In the beginning, there were three.
As the eighties gave way to the nineties, Royal Caribbean International introduced the most stunning trio of mega ships that the maritime world had ever seen into service. Beginning with Sovereign Of The Seas in January of 1988, the line followed up with two near identical sisters four years later; Monarch Of The Seas and, lastly, the Majesty Of The Seas.
Their collective impact was nothing short of sensational; it immediately triggered a similar sized response from main rival, Carnival, in the shape of the Fantasy class ships. The three sisters were the first true mega ships built purposely for cruising, and people flocked aboard them in droves.
They were not only huge; they were also beautiful. With perfectly flared bows, graceful, cruiser style sterns clealy influenced by the brilliant Normandie, and snow white flanks, the three sisters, each one topped by the distinctive Viking Crown funnel, were stunning visual masterpieces. And they were just as exquisite on the inside, too.
At 74,000 tons each, the three sisters each accommodated over 2700 passengers in both inside and outside cabins. In those days, balcony cabins had not yet caught on. On these ships, most of the cabins were arranged in the forward part of the ship. And, like most of their rivals at the time, those cabins were often very small; the insides in particular measured only some 122 square feet each. And yet, people were more than happy with them at the time. The ships went out full, week after week.
The main public rooms were stacked up in the aft halves of the ships, like the tiers of a wedding cake. The dividing point between cabins and revnue centres came in the form of a beautiful, five story atrium lobby; a shimmering confection of brass, glass and polished wood that acted as a kind of maritime crossroads.
Everything about those ships marked them out as a palpable break with the past. In their first years, each of the three ships sailed from either Miami or San Juan, Puerto Rico, on seven night, western and eastern Caribbean cruises. They were sassy, stylish, and crammed with good things to do, and as such they were enormously popular, laying the foundation for the dramatic expansion of Royal Caribbean as a player capable of challenging even the mighty Carnival itself.
Ironically, in one respect, they were too successful. Their success was such that it triggered a whole new raft of mega ships for Royal Caribbean. But these new ships now spouted rows of balcony cabins, rock climbing walls, and the first flowering of alternative restaurants that are now a mainstay of the whole industry. And, unsurprisingly, they became the new industry standard.
By the first years of the new century, Sovereign, Monarch and Majesty Of The Seas were all sailing on shorter, three and four night cruises each week; from Miami and Port Canaveral to the Bahamas and- in the case of Majesty- a similar series of cruises out of Los Angeles, before she returned to Miami to replace Monarch Of The Seas on the Bahamas run. Again, the three ships were hugely popular on these short, destination intensive ‘party’ cruises.
Still, it was obvious that all were on borrowed time, at least as key elements of the Royal Caribbean portfolio. Sure enough, the Sovereign Of The Seas was rotated out of the fleet a few years ago, and hived off to Pullmantur, the Spanish satellite of Royal Caribbean. She now operates for them on year round, seven night cruises in the Mediterranean, under the cunningly abbreviated monicker of Sovereign.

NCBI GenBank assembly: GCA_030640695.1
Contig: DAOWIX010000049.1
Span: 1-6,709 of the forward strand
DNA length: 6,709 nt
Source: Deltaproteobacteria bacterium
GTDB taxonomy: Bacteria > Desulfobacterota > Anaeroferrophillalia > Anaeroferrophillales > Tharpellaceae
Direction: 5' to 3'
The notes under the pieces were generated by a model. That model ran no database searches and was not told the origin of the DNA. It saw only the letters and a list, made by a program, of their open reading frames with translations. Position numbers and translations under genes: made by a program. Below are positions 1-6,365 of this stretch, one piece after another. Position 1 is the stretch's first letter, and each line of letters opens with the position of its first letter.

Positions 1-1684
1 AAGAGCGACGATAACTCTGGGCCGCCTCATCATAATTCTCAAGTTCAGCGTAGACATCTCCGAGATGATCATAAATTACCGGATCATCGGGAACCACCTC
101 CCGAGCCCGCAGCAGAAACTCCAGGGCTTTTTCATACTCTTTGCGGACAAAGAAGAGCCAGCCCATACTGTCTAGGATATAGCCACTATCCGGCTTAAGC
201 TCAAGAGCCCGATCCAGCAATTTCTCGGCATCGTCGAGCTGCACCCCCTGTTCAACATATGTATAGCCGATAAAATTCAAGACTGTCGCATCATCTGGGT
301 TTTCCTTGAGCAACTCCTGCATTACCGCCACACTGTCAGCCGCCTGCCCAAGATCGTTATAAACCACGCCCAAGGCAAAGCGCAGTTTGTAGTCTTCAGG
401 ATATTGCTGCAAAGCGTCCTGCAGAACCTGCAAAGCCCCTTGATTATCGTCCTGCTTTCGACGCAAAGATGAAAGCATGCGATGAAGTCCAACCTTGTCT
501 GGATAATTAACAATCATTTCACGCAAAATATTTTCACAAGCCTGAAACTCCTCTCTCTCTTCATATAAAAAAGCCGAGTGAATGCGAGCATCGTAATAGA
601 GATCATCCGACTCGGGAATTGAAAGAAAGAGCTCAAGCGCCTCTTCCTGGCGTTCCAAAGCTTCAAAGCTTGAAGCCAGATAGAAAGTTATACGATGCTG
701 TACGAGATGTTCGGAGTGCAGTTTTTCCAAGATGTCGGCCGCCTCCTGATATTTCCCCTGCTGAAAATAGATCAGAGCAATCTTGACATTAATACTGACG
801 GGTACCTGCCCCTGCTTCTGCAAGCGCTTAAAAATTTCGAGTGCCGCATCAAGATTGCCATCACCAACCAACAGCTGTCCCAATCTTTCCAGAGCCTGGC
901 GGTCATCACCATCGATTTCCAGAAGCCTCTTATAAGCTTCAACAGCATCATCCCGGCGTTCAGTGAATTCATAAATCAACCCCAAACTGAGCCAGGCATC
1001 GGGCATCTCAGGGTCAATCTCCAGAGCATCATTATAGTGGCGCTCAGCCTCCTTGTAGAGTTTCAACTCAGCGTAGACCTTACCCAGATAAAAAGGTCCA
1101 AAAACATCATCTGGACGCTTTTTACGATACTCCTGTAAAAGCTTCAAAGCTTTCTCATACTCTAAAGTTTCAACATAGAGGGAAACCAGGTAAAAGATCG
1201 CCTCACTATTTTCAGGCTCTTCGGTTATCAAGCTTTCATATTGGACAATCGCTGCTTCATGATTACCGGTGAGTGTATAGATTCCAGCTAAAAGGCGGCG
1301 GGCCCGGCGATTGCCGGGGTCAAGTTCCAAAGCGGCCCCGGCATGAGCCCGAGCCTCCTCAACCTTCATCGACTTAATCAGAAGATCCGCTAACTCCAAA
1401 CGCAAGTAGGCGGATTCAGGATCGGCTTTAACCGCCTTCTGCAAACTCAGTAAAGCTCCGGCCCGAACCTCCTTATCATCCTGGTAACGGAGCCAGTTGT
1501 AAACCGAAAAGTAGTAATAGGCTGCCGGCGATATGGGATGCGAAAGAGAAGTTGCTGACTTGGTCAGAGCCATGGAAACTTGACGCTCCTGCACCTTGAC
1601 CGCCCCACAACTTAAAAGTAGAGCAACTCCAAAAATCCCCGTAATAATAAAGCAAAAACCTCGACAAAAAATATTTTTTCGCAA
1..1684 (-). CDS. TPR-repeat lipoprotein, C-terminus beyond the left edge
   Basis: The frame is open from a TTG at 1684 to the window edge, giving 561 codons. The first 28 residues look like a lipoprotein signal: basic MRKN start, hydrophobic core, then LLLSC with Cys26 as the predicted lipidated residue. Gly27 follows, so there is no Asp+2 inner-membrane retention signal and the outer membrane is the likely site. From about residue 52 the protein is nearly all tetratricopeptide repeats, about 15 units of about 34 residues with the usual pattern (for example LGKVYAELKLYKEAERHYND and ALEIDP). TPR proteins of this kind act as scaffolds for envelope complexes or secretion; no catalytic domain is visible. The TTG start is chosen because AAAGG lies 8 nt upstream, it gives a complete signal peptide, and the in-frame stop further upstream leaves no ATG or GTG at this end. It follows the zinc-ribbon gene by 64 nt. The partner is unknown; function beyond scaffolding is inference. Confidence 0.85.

Then, last year, Monarch Of The Seas also made the transition to Pullmantur. Now, in an ironic echo of her early days, she once again operates year round, seven night cruises in the southern Caribbean. She is known simply as Monarch these days.
And then there was one…
By this time, Majesty Of The Seas was operating three and four night itineraries out of Miami. The three night voyages sailed on a Friday, and called at Nassau and the company’s ‘private island’ at Coco Cay. Four night, Monday departures added Key West to the three night run. It is an itinerary she still sails to this day.
The question is, for how much longer?
Logic would seem to dictate that, as soon as new tonnage becomes available- and that will not be too long- the Majesty will also make the pilgrimage to rejoin her two sister ships at Pullmantur. However, the state of the Spanish market is not good right now (just look at the gradual winding down of Iberocruises and the collapse of Quail Cruises). Whether Pullmatur could safely absorb another vessel with the 2700 passenger capacity of Majesty Of The Seas is highly questionable.
According to the Royal Caribbean website, Majesty Of The Seas has Bahamas sailings listed right through util February of 2016, though of course that could change in a heart beat.
I sailed on the Majesty Of The Seas twice, on a couple of short, sweet weekend breaks out of Miami. I found her to be a charming, beautiful and well run ship, immaculately clean, and brimming with fun things to do. Sure, the cabins were only marginally bigger than a pygmy’s postage stamp, but I spent very little time in mine on either cruise.
She has been updated as far as the parameters of a hull form decided in 1985 can allow; there is a branch of Johnny Rockets on board, the retro fifties burger bar cum diner that has become a popular franchise, while some sixty two cabins and suites also had balconies added during an earlier make over. The interiors got a comprehensive refreshment, and the night life handle of the ship also took a lift from the introduction of Boleros, a Latin themed salsa bar, with a sizzling dance floor and wicked, weapons grade Mojitos.
As the last member of that pioneering trio of mega ships still sailing with the company, I hope that Royal Caribbean will continue to cherish her for a few more years.